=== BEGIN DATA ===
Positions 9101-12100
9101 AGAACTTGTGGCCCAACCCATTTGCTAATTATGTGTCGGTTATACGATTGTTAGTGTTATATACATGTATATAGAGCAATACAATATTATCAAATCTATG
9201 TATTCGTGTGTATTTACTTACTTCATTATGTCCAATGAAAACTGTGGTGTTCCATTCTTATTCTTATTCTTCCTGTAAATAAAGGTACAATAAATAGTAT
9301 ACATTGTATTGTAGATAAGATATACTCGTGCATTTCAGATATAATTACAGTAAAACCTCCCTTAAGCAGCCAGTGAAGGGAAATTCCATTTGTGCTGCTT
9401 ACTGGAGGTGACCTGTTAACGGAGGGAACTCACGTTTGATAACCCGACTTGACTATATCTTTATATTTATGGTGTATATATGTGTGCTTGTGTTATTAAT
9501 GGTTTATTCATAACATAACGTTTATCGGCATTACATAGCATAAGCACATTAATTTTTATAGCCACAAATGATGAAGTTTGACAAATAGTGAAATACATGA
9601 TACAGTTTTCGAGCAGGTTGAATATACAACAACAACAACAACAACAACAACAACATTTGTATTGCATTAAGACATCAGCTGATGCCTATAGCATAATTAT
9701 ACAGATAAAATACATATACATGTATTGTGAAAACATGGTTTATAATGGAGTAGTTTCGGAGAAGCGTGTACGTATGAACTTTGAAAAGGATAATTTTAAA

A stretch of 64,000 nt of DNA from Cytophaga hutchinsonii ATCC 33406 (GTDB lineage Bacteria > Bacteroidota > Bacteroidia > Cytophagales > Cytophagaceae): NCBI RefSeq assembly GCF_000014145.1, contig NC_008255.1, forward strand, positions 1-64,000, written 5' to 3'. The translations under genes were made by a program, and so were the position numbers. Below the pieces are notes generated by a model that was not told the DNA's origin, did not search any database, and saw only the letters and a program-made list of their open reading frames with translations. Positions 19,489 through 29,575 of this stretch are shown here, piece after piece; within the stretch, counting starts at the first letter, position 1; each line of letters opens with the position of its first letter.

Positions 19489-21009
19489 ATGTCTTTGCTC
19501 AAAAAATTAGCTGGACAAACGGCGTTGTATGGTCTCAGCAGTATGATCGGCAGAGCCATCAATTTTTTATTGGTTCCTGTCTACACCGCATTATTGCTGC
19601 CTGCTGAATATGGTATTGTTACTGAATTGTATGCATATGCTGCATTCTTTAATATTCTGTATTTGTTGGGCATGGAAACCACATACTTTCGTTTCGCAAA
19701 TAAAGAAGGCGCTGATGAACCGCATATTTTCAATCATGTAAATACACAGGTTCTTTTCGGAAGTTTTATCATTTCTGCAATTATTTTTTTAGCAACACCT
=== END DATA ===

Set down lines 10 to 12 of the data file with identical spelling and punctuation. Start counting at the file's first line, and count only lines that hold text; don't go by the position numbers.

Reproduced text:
Positions 19489-21009
19489 ATGTCTTTGCTC
19501 AAAAAATTAGCTGGACAAACGGCGTTGTATGGTCTCAGCAGTATGATCGGCAGAGCCATCAATTTTTTATTGGTTCCTGTCTACACCGCATTATTGCTGC